Examples of molar mass in the following topics:




 Masstomole conversions can be facilitated by employing the molar mass as a conversion ratio.
 From the relative atomic mass of each element, it is possible to determine each element's molar mass by multiplying the molar mass constant (1 g/mol) by the atomic weight of that particular element.
 The molar mass value can be used as a conversion factor to facilitate masstomole and moletomass conversions.
 The compound's molar mass is necessary when converting from grams to moles.
 After the molar mass is determined, dimensional analysis can be used to convert from grams to moles.


 In chemistry, molar concentration, or molarity, is defined as moles of solute per total liters of solution.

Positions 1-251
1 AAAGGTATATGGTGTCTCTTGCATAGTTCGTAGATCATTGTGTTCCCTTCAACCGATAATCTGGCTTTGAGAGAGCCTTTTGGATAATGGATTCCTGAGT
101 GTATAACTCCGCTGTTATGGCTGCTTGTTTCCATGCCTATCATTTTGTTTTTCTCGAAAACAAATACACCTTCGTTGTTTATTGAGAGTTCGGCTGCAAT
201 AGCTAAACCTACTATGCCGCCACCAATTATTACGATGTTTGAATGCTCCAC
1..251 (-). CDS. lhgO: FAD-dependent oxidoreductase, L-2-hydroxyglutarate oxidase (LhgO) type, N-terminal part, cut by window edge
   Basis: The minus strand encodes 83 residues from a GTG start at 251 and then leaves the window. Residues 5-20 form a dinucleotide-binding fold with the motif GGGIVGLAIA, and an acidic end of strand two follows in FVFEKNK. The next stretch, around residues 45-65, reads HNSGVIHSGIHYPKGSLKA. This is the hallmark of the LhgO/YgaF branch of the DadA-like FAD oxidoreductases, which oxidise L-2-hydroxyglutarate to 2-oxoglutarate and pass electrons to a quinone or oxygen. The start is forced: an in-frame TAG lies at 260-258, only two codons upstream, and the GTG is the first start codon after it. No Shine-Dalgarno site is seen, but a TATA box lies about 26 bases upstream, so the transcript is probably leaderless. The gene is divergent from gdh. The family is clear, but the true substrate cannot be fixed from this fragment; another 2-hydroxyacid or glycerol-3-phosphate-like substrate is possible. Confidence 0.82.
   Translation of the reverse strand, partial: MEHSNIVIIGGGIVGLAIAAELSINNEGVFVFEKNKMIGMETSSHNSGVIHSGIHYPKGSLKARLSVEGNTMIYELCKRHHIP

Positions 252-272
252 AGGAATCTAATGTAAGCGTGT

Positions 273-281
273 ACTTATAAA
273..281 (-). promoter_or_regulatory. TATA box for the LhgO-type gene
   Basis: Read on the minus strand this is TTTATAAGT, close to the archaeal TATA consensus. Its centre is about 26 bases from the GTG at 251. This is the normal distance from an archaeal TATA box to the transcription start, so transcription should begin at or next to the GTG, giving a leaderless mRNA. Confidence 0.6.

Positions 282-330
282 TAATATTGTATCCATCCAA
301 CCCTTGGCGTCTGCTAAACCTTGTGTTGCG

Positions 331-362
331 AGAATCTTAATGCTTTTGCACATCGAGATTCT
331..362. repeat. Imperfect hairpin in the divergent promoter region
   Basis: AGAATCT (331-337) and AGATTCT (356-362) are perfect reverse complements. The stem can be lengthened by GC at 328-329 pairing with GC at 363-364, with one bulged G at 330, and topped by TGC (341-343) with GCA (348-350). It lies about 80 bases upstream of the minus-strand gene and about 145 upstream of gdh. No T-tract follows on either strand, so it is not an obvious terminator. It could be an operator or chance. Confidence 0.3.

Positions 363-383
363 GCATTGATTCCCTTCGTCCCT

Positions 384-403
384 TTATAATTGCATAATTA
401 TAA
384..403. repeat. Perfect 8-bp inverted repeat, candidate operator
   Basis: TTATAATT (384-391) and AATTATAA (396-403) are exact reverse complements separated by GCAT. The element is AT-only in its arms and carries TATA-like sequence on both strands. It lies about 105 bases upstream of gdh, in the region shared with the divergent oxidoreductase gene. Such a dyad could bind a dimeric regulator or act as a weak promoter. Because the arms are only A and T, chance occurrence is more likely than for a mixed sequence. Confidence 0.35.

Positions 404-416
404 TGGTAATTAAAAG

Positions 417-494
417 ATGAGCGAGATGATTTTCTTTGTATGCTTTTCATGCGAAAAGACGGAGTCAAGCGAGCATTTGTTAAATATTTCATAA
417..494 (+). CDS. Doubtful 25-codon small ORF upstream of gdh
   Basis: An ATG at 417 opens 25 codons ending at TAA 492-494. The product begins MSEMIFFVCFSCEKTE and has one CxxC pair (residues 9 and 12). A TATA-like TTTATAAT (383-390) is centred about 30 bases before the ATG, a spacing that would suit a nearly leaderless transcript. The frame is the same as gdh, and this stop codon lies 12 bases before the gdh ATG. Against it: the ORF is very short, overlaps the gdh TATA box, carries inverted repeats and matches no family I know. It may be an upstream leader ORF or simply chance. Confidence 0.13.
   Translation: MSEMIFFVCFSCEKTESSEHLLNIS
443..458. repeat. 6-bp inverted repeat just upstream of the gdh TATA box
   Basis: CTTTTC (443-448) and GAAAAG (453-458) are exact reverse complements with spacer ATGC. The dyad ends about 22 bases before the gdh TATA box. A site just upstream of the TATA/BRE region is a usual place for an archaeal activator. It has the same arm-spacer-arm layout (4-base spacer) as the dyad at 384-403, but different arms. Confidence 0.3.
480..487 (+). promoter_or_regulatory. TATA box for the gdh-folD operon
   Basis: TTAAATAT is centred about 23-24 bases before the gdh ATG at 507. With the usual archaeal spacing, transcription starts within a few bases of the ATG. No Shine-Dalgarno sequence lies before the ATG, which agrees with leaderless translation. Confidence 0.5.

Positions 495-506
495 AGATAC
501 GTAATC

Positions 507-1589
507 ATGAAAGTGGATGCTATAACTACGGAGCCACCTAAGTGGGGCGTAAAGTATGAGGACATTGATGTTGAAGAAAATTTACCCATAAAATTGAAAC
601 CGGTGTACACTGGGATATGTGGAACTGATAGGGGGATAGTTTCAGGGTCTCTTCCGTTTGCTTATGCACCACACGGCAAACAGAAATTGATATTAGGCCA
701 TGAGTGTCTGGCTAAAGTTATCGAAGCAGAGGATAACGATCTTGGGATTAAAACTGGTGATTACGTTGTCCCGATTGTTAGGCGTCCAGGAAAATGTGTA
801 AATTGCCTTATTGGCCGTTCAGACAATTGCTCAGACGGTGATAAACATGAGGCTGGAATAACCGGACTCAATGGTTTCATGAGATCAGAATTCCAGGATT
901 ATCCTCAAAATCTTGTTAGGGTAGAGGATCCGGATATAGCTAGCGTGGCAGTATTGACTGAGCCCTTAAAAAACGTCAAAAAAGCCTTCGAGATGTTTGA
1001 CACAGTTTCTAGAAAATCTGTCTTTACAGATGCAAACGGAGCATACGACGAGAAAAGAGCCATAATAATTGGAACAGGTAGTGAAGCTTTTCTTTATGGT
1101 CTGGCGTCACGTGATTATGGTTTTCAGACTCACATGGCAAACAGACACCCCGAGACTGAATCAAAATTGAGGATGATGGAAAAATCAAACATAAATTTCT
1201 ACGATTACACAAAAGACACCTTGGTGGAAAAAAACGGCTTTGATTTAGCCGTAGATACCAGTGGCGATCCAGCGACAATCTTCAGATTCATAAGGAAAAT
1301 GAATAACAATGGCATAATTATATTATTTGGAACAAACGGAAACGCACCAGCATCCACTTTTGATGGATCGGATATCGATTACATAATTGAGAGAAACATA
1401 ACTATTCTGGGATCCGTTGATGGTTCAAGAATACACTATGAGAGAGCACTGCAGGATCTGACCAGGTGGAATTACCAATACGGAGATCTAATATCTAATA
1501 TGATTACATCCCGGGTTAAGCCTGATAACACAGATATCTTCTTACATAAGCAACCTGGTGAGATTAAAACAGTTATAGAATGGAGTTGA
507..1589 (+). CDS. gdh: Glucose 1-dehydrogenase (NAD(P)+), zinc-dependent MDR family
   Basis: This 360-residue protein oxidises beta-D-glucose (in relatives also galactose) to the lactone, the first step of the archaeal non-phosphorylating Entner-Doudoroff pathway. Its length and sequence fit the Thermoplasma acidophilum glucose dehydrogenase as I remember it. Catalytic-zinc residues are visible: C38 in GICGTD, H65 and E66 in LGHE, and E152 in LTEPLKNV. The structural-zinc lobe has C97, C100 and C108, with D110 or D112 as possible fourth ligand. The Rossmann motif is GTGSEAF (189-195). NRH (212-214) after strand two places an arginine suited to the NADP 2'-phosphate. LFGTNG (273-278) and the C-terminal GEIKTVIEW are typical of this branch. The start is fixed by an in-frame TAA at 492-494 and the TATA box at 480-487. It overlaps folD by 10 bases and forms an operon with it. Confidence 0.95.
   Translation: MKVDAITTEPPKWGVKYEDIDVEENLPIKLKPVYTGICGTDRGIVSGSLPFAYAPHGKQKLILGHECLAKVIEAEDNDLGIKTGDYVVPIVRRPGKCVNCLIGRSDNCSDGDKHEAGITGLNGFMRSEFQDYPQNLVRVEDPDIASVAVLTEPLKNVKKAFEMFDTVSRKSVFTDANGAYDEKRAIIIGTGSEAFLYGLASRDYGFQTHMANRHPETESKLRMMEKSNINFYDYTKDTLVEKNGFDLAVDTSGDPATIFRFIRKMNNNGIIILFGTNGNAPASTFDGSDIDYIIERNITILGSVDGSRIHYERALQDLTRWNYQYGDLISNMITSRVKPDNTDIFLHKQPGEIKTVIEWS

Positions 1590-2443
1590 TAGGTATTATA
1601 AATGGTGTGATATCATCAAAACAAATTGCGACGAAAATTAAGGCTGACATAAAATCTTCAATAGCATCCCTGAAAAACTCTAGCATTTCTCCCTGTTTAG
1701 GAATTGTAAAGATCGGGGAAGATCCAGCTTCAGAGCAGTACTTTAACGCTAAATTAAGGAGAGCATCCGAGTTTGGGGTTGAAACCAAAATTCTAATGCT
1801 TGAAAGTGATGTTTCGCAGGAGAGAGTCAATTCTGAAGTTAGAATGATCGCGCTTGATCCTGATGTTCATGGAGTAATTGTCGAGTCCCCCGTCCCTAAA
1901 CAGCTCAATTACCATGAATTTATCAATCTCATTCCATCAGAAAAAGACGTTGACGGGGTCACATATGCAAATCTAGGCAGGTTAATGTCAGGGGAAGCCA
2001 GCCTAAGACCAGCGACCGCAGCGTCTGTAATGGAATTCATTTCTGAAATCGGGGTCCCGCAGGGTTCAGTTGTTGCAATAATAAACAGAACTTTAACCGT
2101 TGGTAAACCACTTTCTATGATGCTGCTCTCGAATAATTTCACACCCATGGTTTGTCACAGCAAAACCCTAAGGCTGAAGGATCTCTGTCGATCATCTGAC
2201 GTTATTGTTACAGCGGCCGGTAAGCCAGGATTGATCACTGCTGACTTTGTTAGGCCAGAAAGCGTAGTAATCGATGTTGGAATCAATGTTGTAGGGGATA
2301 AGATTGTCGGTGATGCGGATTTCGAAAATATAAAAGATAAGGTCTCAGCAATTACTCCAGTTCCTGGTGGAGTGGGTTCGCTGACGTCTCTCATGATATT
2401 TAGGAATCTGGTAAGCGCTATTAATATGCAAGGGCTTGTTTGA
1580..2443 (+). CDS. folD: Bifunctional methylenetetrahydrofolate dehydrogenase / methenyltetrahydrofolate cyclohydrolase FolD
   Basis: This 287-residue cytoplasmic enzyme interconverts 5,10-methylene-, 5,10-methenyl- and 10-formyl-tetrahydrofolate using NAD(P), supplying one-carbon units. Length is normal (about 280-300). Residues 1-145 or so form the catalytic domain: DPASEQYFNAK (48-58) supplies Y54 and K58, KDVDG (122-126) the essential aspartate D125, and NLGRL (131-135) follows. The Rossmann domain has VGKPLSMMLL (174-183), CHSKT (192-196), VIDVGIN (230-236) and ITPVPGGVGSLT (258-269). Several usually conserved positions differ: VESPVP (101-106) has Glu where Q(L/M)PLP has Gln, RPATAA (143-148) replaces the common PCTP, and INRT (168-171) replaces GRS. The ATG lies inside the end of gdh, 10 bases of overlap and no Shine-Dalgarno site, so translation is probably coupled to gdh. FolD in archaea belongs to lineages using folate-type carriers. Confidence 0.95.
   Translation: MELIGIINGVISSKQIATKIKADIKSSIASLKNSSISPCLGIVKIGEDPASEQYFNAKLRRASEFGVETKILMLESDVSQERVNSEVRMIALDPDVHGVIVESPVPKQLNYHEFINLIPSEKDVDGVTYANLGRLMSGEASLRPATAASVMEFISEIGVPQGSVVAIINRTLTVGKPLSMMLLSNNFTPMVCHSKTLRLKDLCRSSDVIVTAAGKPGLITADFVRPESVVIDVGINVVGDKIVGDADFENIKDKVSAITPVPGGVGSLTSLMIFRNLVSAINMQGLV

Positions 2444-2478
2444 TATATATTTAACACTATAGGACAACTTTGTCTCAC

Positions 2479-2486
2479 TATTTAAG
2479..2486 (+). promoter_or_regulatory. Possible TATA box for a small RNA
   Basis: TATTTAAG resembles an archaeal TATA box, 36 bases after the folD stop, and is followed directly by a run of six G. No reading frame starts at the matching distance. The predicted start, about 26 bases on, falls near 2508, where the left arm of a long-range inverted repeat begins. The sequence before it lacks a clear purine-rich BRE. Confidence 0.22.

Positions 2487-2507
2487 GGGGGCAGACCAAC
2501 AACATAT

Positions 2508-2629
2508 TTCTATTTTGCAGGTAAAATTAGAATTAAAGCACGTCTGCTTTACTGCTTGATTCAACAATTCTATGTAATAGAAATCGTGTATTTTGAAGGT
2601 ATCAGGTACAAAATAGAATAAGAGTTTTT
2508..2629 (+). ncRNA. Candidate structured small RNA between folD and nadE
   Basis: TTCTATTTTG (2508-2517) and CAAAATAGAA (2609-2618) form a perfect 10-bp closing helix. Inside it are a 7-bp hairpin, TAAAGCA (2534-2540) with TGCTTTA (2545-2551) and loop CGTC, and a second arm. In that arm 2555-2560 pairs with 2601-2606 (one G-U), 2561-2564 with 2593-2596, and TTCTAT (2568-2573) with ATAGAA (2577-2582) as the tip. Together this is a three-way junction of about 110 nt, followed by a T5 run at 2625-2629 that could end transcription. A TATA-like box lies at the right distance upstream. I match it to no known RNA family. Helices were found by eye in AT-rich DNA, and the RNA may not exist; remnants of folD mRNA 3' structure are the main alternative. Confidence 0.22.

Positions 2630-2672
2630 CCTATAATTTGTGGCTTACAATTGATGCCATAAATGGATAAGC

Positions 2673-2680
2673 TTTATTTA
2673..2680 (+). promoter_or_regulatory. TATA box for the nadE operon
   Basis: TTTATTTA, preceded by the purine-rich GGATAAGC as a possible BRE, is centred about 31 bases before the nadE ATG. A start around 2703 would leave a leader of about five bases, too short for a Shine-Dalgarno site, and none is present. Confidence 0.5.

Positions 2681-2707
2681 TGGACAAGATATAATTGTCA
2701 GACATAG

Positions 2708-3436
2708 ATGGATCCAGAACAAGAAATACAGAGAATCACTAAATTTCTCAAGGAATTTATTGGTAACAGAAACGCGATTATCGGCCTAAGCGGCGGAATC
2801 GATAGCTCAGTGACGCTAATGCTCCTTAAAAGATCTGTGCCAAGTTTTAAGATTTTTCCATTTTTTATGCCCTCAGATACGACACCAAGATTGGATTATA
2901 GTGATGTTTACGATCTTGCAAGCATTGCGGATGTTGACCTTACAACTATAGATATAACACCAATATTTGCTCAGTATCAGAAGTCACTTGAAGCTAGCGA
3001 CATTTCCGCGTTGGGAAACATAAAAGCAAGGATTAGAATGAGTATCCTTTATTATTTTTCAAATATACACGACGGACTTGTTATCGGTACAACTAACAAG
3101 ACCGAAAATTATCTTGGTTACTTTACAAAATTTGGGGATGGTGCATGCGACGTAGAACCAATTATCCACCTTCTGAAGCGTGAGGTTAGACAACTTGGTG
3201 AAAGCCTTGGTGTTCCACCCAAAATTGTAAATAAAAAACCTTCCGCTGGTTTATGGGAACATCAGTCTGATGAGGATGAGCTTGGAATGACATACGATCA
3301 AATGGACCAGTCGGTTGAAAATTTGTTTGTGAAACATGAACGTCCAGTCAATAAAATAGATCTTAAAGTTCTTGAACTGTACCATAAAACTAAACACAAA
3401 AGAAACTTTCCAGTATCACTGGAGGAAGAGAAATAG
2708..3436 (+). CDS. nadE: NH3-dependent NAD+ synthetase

The SI unit for molarity is is mol/m3; however, you will almost always encounter molarity with the units of mol/L.
 This video demonstrates practice problems with molarity, calculating the moles and liters to find the molar concentration.
 Use molarity to convert between mass and volume in a solution.
 This video looks at how to use molarity as a conversion factor.


 Therefore, for a masstomass conversion, it is necessary to first convert one amount to moles, then use the conversion factor to find moles of the other substance, and then convert the molar value of interest back to mass.
 Taking coefficients from the reaction equation (13 O2 and 2 C4H10), the molar ratio of O2 to C4H10 is 13:2.
 The molar amount of O2 can now be easily converted back to grams of oxygen:
 But by converting the butane mass to moles (0.929 moles) and using the molar ratio (13 moles oxygen : 2 moles butane), one can find the molar amount of oxygen (6.05 moles) that reacts with 54.0 grams of butane.
 Using the molar amount of oxygen, it is then possible to find the mass of the oxygen (193 g).